Trying to Avoid Fraud? Get Your Rules in Order

With all of the programs initiated by the government to protect businesses from fraud, you would think they themselves would have less of it…but that’s a whole other blog. The idea behind compliance programs like
PCI (payment card industry), Red Flag Rules (governed by the Federal Trade Commission) and
HIPAA (The Health Insurance Portability and Accountability Act) is that if executed properly, your business or medical practice will GREATLY reduce its risk of becoming a victim of fraud.Most people are pretty familiar with HIPAA privacy laws thanks to those lengthy forms we are required to fill out at the doctors office. But generally speaking, when the conversation turns to PCI compliance or Red Flag Rules people tend to assume that glazed over look – and I don’t blame them.Unfortunately – these compliance programs are essential, not only to prevent fraud, but to do business in general. So, I have done my best here to explain the difference between PCI and Red Flag Rules and provide some helpful resources for businesses taking on the daunting task of compliance.
The Difference Between PCI Compliance and Red Flag Rules:

What is PCI?

PCI is a set of standards required of ANY business in order to
accept credit cards. These standards are overseen by the
PCI Security Standards Council but are set by the individual payment brands (MasterCard, Visa, Discover, and American Express) who also dictate the non-compliance penalties (pesky fees you have to keep paying until you get compliant). If you are a business of any size accepting credit cards, you must be in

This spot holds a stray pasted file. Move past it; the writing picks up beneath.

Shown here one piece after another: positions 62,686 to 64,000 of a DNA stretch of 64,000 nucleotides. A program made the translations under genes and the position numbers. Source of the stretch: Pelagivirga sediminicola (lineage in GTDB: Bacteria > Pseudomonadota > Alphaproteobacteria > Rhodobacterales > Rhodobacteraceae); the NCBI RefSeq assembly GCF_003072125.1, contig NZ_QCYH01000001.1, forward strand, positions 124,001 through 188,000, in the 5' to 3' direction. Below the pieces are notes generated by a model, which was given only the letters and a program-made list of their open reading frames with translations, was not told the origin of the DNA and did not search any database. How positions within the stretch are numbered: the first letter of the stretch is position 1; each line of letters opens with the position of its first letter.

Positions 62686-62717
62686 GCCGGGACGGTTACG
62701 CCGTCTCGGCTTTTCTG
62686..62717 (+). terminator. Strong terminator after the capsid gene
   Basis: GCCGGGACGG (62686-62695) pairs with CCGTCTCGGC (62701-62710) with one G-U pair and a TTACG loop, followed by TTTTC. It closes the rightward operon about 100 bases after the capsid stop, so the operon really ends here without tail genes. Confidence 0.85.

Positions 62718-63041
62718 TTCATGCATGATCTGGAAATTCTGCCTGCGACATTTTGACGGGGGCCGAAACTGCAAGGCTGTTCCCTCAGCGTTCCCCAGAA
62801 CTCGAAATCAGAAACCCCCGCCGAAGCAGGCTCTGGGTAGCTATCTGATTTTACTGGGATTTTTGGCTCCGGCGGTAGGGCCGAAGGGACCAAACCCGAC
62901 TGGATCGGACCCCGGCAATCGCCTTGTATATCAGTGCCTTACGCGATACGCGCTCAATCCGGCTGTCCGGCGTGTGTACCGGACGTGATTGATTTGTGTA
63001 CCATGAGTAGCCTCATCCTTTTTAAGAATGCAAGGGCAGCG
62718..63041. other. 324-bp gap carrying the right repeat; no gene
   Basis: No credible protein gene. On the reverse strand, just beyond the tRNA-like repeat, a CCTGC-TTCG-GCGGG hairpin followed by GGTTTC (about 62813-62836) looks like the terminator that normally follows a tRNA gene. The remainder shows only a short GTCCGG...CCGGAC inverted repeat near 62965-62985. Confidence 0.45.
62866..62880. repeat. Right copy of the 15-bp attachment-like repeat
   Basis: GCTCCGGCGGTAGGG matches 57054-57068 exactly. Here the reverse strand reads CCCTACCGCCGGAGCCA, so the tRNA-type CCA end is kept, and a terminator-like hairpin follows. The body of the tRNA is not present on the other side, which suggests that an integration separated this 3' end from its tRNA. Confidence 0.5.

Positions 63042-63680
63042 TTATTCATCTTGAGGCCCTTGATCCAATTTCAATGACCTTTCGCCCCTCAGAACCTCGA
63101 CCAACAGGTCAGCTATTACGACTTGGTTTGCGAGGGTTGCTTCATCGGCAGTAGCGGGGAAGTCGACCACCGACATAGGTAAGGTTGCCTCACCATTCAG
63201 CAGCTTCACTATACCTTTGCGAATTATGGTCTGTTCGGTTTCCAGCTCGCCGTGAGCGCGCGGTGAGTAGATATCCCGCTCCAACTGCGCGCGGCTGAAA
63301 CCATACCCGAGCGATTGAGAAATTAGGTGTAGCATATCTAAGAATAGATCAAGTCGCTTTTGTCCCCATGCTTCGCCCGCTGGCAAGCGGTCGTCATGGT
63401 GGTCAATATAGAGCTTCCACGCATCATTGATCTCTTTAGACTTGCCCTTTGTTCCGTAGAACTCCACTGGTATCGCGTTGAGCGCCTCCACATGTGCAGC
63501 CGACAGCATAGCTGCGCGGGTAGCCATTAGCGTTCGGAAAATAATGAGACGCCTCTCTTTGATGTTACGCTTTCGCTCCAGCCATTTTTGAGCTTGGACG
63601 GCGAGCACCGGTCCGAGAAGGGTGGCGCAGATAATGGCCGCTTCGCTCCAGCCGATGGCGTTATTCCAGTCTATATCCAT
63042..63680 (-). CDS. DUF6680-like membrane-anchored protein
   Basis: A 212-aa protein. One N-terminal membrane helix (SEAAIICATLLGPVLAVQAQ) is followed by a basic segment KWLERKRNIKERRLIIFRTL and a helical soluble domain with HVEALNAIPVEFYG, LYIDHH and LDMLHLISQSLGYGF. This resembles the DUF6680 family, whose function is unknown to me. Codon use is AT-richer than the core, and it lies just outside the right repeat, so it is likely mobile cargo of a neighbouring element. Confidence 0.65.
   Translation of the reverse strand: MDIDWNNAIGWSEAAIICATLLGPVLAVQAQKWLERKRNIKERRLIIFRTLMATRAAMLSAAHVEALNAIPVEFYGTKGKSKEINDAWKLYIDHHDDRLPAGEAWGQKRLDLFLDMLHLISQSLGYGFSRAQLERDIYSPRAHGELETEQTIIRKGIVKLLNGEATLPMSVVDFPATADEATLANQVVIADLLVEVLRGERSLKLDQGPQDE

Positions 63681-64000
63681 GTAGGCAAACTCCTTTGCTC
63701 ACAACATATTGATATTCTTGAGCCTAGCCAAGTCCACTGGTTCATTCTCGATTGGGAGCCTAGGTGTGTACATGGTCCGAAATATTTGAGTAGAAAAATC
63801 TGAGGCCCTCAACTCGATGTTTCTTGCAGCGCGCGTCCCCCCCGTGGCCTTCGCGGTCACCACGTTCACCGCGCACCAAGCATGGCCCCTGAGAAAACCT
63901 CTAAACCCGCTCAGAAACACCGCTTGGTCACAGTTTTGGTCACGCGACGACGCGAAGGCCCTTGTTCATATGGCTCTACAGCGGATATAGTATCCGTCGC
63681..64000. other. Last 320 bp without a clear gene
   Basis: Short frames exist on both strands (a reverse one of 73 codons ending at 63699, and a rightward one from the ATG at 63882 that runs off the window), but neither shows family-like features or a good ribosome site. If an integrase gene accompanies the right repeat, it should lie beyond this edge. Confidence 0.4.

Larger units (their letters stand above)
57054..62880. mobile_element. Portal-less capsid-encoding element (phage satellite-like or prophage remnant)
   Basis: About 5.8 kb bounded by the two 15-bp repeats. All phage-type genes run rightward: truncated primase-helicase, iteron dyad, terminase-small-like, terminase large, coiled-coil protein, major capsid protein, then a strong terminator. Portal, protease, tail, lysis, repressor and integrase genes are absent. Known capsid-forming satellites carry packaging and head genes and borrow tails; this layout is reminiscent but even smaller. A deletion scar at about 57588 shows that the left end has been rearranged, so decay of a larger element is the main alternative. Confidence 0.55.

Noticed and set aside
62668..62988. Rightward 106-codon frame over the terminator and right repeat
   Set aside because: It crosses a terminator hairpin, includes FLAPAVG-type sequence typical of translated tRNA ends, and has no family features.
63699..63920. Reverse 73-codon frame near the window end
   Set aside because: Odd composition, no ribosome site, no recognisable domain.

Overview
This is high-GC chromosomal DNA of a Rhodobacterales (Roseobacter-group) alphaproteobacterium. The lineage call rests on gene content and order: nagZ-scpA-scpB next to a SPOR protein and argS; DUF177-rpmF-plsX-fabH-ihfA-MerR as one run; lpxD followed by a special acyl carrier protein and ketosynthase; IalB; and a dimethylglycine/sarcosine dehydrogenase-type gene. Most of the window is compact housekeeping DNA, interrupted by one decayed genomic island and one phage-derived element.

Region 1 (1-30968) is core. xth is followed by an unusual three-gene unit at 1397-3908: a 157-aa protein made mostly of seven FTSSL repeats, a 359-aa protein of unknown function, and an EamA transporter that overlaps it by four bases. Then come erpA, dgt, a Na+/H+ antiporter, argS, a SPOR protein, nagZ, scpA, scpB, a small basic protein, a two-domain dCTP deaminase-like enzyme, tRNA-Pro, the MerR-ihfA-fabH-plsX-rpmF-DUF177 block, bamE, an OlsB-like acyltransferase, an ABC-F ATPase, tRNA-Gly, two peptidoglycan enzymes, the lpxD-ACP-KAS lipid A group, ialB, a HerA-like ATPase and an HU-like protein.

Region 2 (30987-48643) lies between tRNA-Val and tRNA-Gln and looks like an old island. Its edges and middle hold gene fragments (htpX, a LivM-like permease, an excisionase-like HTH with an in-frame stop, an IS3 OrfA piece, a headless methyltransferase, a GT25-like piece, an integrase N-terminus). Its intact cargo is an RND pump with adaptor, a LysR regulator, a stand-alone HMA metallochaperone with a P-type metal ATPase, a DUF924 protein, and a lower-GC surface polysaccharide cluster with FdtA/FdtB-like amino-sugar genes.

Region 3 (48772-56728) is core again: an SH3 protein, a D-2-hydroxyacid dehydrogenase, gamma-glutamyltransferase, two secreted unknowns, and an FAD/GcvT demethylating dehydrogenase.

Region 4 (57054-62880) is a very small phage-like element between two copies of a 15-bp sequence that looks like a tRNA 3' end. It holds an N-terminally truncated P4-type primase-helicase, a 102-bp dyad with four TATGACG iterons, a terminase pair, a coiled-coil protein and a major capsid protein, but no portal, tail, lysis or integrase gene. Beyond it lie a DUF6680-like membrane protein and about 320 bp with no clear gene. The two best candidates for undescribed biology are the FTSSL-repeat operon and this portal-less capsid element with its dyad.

compliance with
PCI Security Council standards.

What do you need to be PCI compliant?

There are a series of technical and operational assessments your business will have to conduct in order to become PCI Compliant. Many of these procedures depend on the size of a business and how it transmits and stores credit card data.

Here is a link to getting started with PCI Compliance

What are Red Flag Rules?

These rules, developed and governed by the FTC require certain businesses and organizations to develop and implement a written
Identity Theft Prevention Program (a book) designed to detect the “red flags” associated with identity theft. These rules are meant to help businesses notice suspicious activity and prevent it from escalating further.

The only types of businesses required to have a Red Flag Rulebooks are:

  • Financial institutions and creditors that hold consumer accounts designed to permit multiple payments or transactions — or any other account for which there is a reasonably foreseeable risk of identity theft. This includes all banks, savings associations, and credit unions, regardless of whether they hold a transaction account belonging to a consumer; and anyone else who directly or indirectly holds a transaction account belonging to a consumer.

How do I get my Red Flag Rules in order?

The FTC has very specific guidelines for compiling Red Flag Rule books. These books must include “…reasonable policies and procedures for detecting, preventing, and mitigating identity theft.”

These Books should enable the organization to:

  • Identify relevant patterns, practices, and specific forms of activity — the “red flags” — that signal possible identity theft;
  • Incorporate business practices to detect red flags;
  • Detail your appropriate response to any red flags you detect to prevent and mitigate identity theft; and
  • Be updated periodically to reflect changes in risks from identity theft.